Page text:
In this article, the NRICH team describe the process of selecting solutions for publication on the site.
This article for primary teachers suggests ways in which to help children become better at working systematically.
This article for teachers suggests activities based on pegboards, from pattern generation to finding all possible triangles, for example.
The NRICH team are always looking for new ways to engage teachers
and pupils in problem solving. Here we explain the thinking behind
Place the numbers 1 to 8 in the circles so that no consecutive
numbers are joined by a line.
How many different triangles can you make on a circular pegboard that has nine pegs?
Have a go at this well-known challenge. Can you swap the frogs and toads in as few slides and jumps as possible?
In this problem it is not the squares that jump, you do the jumping! The idea is to go round the track in as few jumps as possible.
A game for 2 people. Take turns placing a counter on the star. You win when you have completed a line of 3 in your colour.
Exactly 195 digits have been used to number the pages in a book.
How many pages does the book have?
How many solutions can you find to this sum? Each of the different letters stands for a different number.
You have 4 red and 5 blue counters. How many ways can they be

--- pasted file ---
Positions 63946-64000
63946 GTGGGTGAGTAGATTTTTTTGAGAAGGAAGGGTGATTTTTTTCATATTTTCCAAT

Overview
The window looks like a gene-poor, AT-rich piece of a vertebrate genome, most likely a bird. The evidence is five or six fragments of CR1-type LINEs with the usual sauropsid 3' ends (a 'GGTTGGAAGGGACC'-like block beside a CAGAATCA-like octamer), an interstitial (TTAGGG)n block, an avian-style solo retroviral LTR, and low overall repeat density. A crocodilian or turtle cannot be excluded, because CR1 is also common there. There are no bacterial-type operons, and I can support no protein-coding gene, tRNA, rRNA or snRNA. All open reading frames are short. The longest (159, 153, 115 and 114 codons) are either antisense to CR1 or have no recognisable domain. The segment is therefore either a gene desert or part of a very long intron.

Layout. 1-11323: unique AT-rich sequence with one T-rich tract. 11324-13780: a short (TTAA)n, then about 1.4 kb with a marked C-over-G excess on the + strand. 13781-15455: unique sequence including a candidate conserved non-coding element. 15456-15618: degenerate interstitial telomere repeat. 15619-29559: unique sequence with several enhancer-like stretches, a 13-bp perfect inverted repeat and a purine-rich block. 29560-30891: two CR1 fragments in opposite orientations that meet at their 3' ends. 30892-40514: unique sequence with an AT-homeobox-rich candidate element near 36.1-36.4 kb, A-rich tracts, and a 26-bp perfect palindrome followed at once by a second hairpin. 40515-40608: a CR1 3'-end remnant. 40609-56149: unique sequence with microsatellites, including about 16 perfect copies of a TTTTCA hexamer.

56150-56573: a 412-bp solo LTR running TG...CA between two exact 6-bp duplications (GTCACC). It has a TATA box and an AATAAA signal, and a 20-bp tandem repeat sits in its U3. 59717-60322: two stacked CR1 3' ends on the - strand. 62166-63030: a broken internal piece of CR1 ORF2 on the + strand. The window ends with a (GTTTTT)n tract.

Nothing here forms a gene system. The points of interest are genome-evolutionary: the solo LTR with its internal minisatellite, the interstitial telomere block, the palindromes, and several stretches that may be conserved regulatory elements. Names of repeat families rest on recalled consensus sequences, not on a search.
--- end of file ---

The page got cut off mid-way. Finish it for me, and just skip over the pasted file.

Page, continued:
placed on a 3 by 3 grid so that all the rows columns and diagonals
have an even number of red counters?
There is a long tradition of creating mazes throughout history and across the world. This article gives details of mazes you can visit and those that you can tackle on paper.
This challenge extends the Plants investigation so now four or more children are involved.
This tricky challenge asks you to find ways of going across rectangles, going through exactly ten squares.
The idea of this game is to add or subtract the two numbers on the dice and cover the result on the grid, trying to get a line of three. Are there some numbers that are good to aim for?
A tetromino is made up of four squares joined edge to edge. Can
this tetromino, together with 15 copies of itself, be used to cover
an eight by eight chessboard?
Is it possible to place 2 counters on the 3 by 3 grid so that there
is an even number of counters in every row and every column? How
about if you have 3 counters or 4 counters or....?
Here are some rods that are different colours. How could I make a dark green rod using yellow and white rods?
This challenging activity involves finding different ways to distribute fifteen items among four sets, when the sets must include three, four, five and six items.
Use the interactivity to help get a feel for this problem and to find out all the possible ways the balls could land.
Solve this Sudoku puzzle whose clues are in the form of sums of the
numbers which should appear in diagonal opposite cells.
Use the interactivity to find all the different right-angled triangles you can make by just moving one corner of the starting triangle.
In how many ways could Mrs Beeswax put ten coins into her three
puddings so that each pudding ended up with at least two coins?